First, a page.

‘How could such a precedent be ring-fenced? It could lead to an open-ended commitment of huge dimensions.

‘Might it not give rise to court action against the Government because of the implication of negligence?

‘Have the law offices given a view on the possible consequences of a sympathetic response?

‘I do not feel that we can afford to offer such a response until the pros and cons have been thoroughly considered.’

He told the inquiry that he was pointing out the pros and cons must be considered in the letter, including how much compensation should be offered to victims. 

He added: ‘There’s no amount of compensation you can give that could actually compensate for what had happened to them.

‘What had happened to them was incredibly bad luck – awful – and it was not something that anybody was unsympathetic to.’

His comments drew angry gasps from some present at the inquiry. 

Later, he added that if Baroness (Margaret) Thatcher had been presented with an agreed settlement on compensation for infected blood victims she probably would have accepted it. 

‘People who don’t know Mrs Thatcher assume the legend of Mrs Thatcher is the real Mrs Thatcher,’ he said. 

‘But underneath the legend of the unyielding Iron Lady was someone who often did yield and often did look at things on a human basis to a much greater extent than she is given credit for.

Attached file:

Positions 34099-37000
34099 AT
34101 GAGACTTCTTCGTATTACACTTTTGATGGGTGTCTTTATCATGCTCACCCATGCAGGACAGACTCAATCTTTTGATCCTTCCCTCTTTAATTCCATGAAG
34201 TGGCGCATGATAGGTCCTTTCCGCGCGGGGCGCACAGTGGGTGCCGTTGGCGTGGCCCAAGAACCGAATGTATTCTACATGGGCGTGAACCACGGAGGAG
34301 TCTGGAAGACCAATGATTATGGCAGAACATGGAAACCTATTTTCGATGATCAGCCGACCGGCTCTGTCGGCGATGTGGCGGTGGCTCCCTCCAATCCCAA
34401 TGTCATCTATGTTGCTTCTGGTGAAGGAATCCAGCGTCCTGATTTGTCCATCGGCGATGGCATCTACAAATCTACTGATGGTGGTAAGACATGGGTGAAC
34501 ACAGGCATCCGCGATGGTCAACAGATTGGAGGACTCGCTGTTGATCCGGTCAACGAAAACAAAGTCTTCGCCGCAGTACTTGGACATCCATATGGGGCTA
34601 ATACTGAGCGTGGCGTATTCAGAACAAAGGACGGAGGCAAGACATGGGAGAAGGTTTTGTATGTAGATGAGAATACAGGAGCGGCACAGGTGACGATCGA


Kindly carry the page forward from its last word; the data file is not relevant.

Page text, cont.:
‘It may not have been universally true but in my experience it often was.’

Following Sir John’s comments, Clive Smith, Chairman of the Haemophilia Society said: ‘Sir John Major’s evidence today that the suffering and death of more than 3,000 people with haemophilia and other bleeding disorders as a result of contaminated NHS treatment is ‘bad luck’ is both offensive and complacent.

‘His evidence is a reminder that successive governments over the last 30 years have refused to accept responsibility for this treatment disaster – and the denial continues.

‘Even now, people are still dying of infection contracted in the 1980s and they are dying without justice.

‘Those infected and affected by HIV/AIDS and hepatitis C caused by NHS-prescribed infected blood and clotting factors continue to fight for accountability, proper recognition of their suffering and compensation.’

Des Collins, senior partner at Collins Solicitors, which represents some victims, added: ‘Apart from his ‘bad luck’ gaffe, Sir John was actually not without sympathy for victims this morning. Yet his evidence was as measured as you would expect.